Week 5 Preview: Atlanta @ Houston

I don’t think it’s hyperbole to suggest this is an enormous game for this year’s Houston Texans. While I haven’t written the preview yet, I think we all know that there is an extremely high likelihood of Patrick Mahomes destroying Houston’s secondary next week. This Texans team has not proven that it can conclusively put away anybody yet — this is not a team that can afford to fall two games under .500. Yet, if they lose this game, that’s about where they are headed.

If you saw last week’s Falcons 10-spot and laughed, well, the Falcons are this weird mix of snake-bit and laughable that I find utterly charming from afar. Keep in mind that they missed a field goal and had three separate fourth-and-short conversions go wrong against the Titans in Tennessee territory. 10 points understates the work that was happening — they remain a fairly dangerous offense. And, as a quarterback, Matt Ryan is accurate enough to exploit the Houston secondary to the exact same extent that Philip Rivers was.

The last time these teams met was in 2015, and Bill O’Brien got steamrolled. The Falcons won 48-21, and all 21 Texans points came in the fourth quarter. Prior to that, the TJ Yates Texans won 17-10 in 2011. Bobby Petrino’s Falcons won in 2007 in Matt Schaub’s return to Atlanta. To Joey Harrington. Are all these games embarrassing for one of these teams? You better believe it.

Vegas has the Texans as anywhere from 4.5 to five-point favorites, so we’re right back into the same danger zone that produced last week’s Panthers upset.

When the Texans have the ball

All DVOA figures courtesy Football Outsiders

The Titans were able to jump on Atlanta by taking full advantage of a major weakness: their inability to do much about play-action passes. The Falcons allow 5.8 yards per play on regular pass plays, but 9.8 yards per play against play-action. That’s one of the seven biggest swings of any team, and teams run a ton of play-action against Atlanta because they tend to be zone-heavy.

Unfortunately, the Texans aren’t really the team that is going to exploit that weakness. Houston runs a below-average amount of play-action and averages just 5.5 yards per play-action pass, one of the five lowest numbers in the NFL. The Texans have been good at play-action before, but it hasn’t really been much of an emphasis for them this season. Perhaps seeing what the Titans did last week will embolden them a bit.

I say that the Falcons are zone-heavy because most of their cornerbacks haven’t been targeted much. Desmond Trufant has been targeted just 11 times. Isaiah Oliver, at 23, has the most targets in the secondary by far. He’s been boom or bust, giving up 8.1 yards per pass and a 56 percent completion rate, but also three touchdowns.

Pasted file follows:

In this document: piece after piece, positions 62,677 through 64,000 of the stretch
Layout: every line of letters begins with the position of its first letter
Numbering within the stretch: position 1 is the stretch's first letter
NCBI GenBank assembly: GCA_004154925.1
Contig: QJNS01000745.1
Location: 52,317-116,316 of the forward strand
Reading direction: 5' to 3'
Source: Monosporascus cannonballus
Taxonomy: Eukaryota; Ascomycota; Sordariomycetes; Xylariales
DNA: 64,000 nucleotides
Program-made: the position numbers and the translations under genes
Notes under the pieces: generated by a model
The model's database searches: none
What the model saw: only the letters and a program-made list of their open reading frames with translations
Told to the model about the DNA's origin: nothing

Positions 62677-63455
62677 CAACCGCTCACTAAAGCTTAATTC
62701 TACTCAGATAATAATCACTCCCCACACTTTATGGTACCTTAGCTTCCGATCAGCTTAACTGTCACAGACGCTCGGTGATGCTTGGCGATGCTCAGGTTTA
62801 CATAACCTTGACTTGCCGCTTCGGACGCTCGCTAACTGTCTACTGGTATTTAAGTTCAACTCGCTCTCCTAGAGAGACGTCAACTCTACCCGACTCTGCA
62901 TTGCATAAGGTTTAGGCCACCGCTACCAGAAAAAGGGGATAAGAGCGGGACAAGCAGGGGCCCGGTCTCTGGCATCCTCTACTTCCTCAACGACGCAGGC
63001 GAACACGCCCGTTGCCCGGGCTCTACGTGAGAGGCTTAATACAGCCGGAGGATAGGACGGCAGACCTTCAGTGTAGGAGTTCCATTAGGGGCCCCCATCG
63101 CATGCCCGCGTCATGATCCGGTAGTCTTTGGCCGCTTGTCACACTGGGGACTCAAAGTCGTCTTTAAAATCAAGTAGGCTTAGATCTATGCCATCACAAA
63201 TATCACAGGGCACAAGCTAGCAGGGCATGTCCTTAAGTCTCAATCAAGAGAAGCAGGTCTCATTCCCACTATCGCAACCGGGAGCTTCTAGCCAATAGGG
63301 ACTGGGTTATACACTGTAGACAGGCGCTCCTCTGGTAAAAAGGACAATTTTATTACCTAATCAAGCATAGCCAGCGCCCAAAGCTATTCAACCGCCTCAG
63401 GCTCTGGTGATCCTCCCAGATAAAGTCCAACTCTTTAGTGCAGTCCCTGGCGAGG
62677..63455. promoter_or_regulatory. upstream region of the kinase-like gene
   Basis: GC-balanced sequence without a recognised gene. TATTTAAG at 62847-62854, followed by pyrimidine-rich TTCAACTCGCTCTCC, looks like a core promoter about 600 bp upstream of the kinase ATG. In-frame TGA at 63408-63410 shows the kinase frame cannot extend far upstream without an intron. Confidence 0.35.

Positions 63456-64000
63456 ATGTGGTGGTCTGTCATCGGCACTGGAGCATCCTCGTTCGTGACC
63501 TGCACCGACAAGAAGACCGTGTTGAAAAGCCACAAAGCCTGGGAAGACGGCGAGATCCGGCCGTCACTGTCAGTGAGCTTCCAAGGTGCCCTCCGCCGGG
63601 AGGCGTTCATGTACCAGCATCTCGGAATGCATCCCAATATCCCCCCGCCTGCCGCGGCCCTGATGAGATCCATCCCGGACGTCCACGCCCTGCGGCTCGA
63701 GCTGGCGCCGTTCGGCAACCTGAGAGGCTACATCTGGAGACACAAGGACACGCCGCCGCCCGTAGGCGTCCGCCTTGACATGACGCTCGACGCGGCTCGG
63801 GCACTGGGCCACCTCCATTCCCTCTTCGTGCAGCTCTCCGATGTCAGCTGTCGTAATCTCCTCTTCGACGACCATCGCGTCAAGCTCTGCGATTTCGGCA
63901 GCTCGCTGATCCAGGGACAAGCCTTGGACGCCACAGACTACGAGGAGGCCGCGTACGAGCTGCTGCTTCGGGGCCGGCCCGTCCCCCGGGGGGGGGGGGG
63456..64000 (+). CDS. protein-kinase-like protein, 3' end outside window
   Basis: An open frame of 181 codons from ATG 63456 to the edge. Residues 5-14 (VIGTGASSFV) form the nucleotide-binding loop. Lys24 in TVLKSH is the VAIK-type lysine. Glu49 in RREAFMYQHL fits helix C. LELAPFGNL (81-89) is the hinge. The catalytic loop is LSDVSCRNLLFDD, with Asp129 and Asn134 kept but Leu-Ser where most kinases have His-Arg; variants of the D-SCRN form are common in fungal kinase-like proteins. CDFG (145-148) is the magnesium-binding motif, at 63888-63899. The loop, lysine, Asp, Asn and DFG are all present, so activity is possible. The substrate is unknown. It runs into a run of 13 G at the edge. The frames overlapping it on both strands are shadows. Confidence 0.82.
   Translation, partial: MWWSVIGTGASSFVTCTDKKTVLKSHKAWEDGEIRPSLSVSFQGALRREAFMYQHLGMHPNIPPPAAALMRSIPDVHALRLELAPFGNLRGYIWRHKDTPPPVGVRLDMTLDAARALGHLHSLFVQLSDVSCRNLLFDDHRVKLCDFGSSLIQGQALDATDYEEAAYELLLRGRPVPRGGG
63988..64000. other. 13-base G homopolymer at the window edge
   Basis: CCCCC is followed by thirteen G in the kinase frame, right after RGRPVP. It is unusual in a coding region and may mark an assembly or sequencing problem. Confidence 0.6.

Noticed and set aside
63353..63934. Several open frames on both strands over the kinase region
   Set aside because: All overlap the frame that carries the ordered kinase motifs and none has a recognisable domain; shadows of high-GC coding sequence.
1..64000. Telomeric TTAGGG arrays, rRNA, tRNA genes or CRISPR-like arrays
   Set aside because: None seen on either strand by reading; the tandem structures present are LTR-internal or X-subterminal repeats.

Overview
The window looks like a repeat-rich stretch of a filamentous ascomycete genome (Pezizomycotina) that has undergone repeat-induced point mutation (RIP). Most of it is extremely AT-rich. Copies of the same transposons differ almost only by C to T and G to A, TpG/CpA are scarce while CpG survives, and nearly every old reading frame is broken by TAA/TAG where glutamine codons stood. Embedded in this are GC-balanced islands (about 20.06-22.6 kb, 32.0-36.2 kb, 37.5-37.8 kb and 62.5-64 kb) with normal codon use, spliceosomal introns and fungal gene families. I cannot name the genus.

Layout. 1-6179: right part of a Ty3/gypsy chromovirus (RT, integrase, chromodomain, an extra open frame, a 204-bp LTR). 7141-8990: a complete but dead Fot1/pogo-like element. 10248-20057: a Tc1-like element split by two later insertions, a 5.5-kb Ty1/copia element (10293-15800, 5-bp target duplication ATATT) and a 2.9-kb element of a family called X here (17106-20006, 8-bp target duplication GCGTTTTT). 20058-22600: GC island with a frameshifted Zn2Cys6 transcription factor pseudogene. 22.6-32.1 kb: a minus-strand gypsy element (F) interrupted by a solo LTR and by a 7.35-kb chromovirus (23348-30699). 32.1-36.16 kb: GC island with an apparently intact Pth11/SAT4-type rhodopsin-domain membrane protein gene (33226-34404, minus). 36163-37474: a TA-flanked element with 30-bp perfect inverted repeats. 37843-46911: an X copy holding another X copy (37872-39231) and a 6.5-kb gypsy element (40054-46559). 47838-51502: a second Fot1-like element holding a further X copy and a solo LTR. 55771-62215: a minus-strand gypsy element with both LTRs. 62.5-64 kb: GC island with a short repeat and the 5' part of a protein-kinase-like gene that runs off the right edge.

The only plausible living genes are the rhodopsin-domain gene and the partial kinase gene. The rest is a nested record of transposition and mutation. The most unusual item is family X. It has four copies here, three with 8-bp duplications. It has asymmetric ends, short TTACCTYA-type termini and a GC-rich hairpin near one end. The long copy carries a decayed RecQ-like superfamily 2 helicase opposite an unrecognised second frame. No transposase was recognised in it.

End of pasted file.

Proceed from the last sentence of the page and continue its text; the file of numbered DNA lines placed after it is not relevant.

This is a get-right game for both DeAndre Hopkins and Will Fuller. The Falcons allow a 56.9% DVOA to No. 1 wideouts and an 87.4% DVOA to No. 2 wideouts, both bottom-three numbers in the NFL. No. 1 wideouts are averaging 83 yards per game against the Falcons. The possible absence of Kenny Stills won’t hurt too bad here, as the Falcons have mostly silenced interior receivers anyway.

Atlanta’s pass rush isn’t too intimidating, with a 5.0% adjusted sack rate that is good for 26th in the NFL. Vic Beasley is going on year three of being a completely pedestrian edge rusher. Takkarist McKinney is probably the biggest threat on the outside. On the inside, Grady Jarrett is going to be the first real test for Nick Martin this season. Time to earn your money, Nick. It should be noted that the Falcons still come away with a mid-table level of quarterback hits, so don’t expect Watson to be clean in the pocket for years.

However, one area where the Falcons have gotten much better this year is run defense. Even if DVOA isn’t your cup of tea, they’re allowing just 3.7 yards per carry. They shut Derrick Henry up pretty good for most of a game that they were trailing. The return of Deion Jones has really elevated that part of the unit.

The one thing that jumps out at me about this game in a concerning way is that the Falcons are pretty solid deep. They’re allowing a 36.2% DVOA on deep passes, barely above the league-average. For reference, Jacksonville is slightly worse than that on deep passes, and Carolina is doing better in defending them than any team in the NFL right now. If O’Brien continues to build so much of the offense towards the deep ball, he simply has to hit more in this game. The Texans can’t go 0- or 2-for-8 on deep balls unless both of them are touchdowns or something.